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Patterns of Economic Development

Transportation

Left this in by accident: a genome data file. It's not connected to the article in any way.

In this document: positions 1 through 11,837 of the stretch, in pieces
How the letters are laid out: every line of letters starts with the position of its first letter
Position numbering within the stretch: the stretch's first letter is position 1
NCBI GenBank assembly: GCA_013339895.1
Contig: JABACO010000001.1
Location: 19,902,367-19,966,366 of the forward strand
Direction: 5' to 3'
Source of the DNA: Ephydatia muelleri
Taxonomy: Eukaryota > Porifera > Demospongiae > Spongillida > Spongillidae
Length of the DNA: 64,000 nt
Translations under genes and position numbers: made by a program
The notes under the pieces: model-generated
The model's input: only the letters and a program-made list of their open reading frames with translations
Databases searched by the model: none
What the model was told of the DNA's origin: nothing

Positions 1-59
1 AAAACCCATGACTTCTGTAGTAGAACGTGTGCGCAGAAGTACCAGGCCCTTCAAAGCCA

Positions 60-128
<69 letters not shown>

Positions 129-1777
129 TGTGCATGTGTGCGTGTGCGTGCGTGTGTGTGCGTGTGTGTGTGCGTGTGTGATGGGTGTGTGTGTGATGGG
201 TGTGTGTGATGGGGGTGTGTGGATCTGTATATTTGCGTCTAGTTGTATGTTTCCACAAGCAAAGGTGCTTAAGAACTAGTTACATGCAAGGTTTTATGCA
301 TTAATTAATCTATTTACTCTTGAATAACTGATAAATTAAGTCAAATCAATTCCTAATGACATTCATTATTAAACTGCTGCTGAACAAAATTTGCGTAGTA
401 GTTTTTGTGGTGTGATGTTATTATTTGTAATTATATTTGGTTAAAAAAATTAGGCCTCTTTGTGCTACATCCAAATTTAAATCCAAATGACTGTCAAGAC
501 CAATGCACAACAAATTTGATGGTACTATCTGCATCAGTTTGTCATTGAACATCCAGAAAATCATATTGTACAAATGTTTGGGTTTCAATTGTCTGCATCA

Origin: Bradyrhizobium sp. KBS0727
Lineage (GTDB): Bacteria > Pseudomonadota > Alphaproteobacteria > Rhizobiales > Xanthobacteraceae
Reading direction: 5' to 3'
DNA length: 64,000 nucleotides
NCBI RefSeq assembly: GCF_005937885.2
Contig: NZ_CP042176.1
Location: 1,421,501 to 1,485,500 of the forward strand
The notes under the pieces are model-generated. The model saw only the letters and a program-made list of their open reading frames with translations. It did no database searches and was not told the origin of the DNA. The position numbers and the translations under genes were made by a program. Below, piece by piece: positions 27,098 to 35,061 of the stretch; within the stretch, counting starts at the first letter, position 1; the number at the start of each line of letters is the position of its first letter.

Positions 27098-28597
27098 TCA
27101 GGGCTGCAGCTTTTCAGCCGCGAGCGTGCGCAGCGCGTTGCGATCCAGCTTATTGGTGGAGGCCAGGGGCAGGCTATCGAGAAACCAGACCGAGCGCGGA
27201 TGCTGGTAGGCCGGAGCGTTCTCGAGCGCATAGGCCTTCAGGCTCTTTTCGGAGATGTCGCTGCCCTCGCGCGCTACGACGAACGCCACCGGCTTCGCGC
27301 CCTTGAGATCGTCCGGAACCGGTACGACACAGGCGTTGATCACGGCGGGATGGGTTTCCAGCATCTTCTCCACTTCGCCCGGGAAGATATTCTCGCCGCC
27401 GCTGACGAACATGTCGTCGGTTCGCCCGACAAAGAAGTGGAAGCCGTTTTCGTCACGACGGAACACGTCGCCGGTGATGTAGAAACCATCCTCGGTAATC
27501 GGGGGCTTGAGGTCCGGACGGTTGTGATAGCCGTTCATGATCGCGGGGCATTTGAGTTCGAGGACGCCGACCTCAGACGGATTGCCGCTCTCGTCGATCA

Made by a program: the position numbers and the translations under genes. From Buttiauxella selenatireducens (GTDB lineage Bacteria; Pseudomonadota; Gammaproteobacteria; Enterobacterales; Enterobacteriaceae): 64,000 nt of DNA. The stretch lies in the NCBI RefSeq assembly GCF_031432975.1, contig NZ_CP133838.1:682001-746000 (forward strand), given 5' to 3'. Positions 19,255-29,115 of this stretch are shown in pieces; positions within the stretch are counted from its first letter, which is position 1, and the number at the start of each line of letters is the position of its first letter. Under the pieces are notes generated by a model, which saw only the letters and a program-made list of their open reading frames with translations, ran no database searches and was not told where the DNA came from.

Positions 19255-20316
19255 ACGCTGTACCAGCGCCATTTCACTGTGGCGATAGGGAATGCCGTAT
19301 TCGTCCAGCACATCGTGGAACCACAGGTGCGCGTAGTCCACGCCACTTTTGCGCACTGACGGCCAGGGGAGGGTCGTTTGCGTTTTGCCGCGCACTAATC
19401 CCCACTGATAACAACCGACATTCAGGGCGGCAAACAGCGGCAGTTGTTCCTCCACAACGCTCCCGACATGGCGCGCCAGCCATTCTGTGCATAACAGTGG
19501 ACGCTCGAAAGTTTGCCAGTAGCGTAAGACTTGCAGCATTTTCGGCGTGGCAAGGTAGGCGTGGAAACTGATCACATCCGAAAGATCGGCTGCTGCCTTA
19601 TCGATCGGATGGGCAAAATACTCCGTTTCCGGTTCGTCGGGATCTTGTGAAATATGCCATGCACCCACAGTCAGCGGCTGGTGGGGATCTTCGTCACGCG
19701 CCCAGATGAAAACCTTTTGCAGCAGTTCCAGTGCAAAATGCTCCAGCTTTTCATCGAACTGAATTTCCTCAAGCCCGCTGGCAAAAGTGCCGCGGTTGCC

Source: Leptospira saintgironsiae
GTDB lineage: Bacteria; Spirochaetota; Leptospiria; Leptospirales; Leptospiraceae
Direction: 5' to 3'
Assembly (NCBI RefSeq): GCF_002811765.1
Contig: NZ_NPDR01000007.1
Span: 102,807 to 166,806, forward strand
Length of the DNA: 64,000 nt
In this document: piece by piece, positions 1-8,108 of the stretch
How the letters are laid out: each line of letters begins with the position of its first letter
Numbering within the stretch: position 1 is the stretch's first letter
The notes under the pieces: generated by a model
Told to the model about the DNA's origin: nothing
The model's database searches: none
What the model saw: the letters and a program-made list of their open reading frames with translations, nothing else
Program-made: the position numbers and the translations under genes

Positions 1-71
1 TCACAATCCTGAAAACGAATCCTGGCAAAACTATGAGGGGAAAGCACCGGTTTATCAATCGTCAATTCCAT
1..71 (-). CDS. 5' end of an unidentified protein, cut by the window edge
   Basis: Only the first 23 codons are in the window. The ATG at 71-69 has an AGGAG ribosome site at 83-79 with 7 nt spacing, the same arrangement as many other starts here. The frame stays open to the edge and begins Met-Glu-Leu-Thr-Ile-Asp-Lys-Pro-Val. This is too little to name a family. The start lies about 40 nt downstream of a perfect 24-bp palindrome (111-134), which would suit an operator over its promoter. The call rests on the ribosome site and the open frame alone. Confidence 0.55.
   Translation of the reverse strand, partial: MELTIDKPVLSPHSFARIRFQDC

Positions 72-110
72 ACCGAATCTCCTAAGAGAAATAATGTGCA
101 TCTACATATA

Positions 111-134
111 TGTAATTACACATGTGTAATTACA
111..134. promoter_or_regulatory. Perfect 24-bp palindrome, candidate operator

Europe has highly developed transportation systems, which are densest in the central part of the continent. Scandinavia, European Russia, and southern Europe have fewer transport facilities. Large numbers of passenger cars are owned in Europe, and much freight is transported by truck. Rail networks are well maintained in most European countries and are important carriers of passengers as well as freight. Water transport plays a major role in the European economy. Several countries, such as Greece, Britain, Italy, France, Norway, and Russia, maintain large fleets of merchant ships. Rotterdam, in The Netherlands, is one of the world’s busiest seaports. Other major ports include Antwerp, Belgium; Marseille, France; Hamburg; London; Genoa, Italy; Gdansk, Poland; Bilbao, Spain; and Goteborg, Sweden. Much freight is carried on inland waterways; European rivers with substantial traffic include the Rhine, Schelde (Escaut), Seine, Elbe, Danube, Volga, and Dnieper. In addition, Europe has a number of important canals. Almost all European countries maintain national airlines, and several, such as Air France, British Airways, and KLM (Netherlands), are major worldwide carriers. Most transportation systems in European countries are government controlled. Since World War II a large number of pipelines have been built in Europe to transport petroleum and natural gas.

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